wherein the first semiconductor switching element is connected to the side of a first potential and is driven to be turned on and off by the feedback input, to excite the crystal oscillator;

wherein the second semiconductor switching element is connected to the side of a second potential that differs from the first potential and is driven to be turned on and off by the feedback input at a timing that differs from that of the first semiconductor switching element, to excite the crystal oscillator; and

wherein the sum of the absolute value of the threshold voltage of the first semiconductor switching element and the absolute value of the threshold voltage of the second semiconductor switching element is set to be greater than or equal to the absolute value of the power voltage of the inverting amplifier, to limit a short-circuiting current flowing through the inverting amplifier.

In this case, when a voltage is applied to the inverting amplifier in the crystal oscillation circuit, excitation of the crystal oscillator starts. The phase of the output of the inverting amplifier is inverted by the feedback circuit and is fed back as an input. The operations of inverting, amplifying, and outputting this feedback input signal by the inverting amplifier are repeated.

During this time, the first and second semiconductor switching elements that configure the inverting amplifier are driven to be turned on and off at mutually different timings by this feedback input, to excite the crystal oscillator.

As stated above, the sum of the absolute values of the threshold voltages of the first and second semiconductor switching elements can be set to be greater than or equal to the absolute value of the power voltage of the inverting amplifier. This prevents the first and second semiconductor switching elements from being driven to turn on simultaneously when the circuit is operating, and, as a result, the short-circuiting current flowing through the inverting amplifier can be greatly reduced, making it possible to reduce the power consumption.

In particular, by forming the first and second transistors in such a manner that the threshold voltage conditions are satisfied, there is no further need for means for dealing with this short-circuiting current, making it unnecessary to use special circuit components for counteracting this short-circuiting current. This makes it possible to reduce the power consumption of the crystal oscillation circuit without adversely affecting the degree of integration of the entire circuit.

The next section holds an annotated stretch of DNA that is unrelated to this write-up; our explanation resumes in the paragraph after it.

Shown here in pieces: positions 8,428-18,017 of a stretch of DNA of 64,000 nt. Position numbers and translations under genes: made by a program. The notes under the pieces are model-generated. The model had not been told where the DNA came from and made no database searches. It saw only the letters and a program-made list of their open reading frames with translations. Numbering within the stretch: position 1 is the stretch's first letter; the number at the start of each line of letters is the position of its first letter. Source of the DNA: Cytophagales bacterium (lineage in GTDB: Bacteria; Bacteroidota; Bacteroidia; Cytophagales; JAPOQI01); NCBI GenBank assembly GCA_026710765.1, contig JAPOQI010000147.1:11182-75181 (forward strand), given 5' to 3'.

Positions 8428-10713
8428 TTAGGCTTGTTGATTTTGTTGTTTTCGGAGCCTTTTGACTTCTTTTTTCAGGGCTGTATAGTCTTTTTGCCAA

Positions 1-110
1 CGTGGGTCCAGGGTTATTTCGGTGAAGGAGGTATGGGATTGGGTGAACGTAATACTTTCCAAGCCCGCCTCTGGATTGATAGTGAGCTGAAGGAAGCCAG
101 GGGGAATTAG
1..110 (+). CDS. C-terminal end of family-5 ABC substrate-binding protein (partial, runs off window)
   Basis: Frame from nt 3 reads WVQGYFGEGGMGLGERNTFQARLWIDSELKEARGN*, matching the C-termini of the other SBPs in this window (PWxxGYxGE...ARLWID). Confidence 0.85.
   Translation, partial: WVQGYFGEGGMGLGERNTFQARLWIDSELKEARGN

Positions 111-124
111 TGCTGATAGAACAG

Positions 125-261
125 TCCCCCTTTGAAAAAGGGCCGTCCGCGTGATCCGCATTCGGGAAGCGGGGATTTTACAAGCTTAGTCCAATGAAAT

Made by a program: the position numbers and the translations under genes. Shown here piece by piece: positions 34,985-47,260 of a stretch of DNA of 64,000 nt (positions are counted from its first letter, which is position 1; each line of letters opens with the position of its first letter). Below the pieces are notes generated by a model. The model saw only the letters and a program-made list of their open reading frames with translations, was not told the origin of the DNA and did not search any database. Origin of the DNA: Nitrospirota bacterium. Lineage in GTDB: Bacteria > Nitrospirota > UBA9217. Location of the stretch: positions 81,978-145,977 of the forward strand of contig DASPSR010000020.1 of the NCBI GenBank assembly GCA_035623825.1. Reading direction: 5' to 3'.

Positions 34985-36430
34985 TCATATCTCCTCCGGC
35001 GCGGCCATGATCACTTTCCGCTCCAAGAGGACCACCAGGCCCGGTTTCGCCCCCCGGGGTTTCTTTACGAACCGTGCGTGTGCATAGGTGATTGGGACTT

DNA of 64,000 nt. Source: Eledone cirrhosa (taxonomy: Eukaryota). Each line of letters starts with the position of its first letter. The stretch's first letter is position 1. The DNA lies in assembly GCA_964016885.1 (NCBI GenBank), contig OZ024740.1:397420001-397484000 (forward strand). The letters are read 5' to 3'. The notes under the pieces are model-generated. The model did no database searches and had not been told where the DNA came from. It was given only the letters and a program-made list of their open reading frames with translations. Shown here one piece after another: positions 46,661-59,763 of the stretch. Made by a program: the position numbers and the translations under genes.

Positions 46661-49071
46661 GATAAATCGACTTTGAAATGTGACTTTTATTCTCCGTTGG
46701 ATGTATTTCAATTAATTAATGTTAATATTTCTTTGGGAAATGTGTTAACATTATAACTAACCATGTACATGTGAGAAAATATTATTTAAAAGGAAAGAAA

Note that it is necessary to set each of the absolute values of the threshold voltages of these first and second semiconductor switching elements to be less than the absolute value of the power voltage of the inverting amplifier.

The oscillation circuit may further comprise a bias circuit for applying a first direct current bias voltage and a second direct current bias voltage to gates of the first semiconductor switching element and the second semiconductor switching element, respectively;

wherein the first and second direct current bias voltages shift the values of the direct current potentials of feedback inputs that are input from the inverting amplifier to the gates of the first and second semiconductor switching elements, to prevent the first and second semiconductor switching elements from being on simultaneously.

The oscillation circuit may further comprise:

a feedback circuit having a crystal oscillator connected between the output and input sides of the inverting amplifier, for causing the phase of an output signal from the inverting amplifier to invert and feeding the thus inverted signal back to the inverting amplifier as an input; and

a bias circuit for applying a direct current bias voltage to the inverting amplifier;

wherein the inverting amplifier comprises:

a first circuit connected to the side of a first potential and comprising the first semiconductor switching element; and

a second circuit connected to the side of a second potential that differs from the first potential and comprising the second semiconductor switching element;

wherein the first semiconductor switching element is connected to the side of the first potential and is driven to be turned on and off by the feedback input that is input to a gate, to excite the crystal oscillator;

wherein the second semiconductor switching element is connected to the side of the second potential and is driven to be turned on and off by the feedback input that is input to a gate at a timing that differs from that of the first semiconductor switching element, to excite the crystal oscillator;

wherein the bias circuit comprises:

a first bias circuit for applying a first direct current bias voltage to the gate of the first semiconductor switching element; and

a second bias circuit for applying a second direct current bias voltage to the gate of the second semiconductor switching element; and

wherein the first and second direct current bias voltages shift the values of the direct current potentials of feedback inputs that are input from the inverting amplifier to the gates of the first and second semiconductor switching elements, to prevent the first and second semiconductor switching elements from being on simultaneously.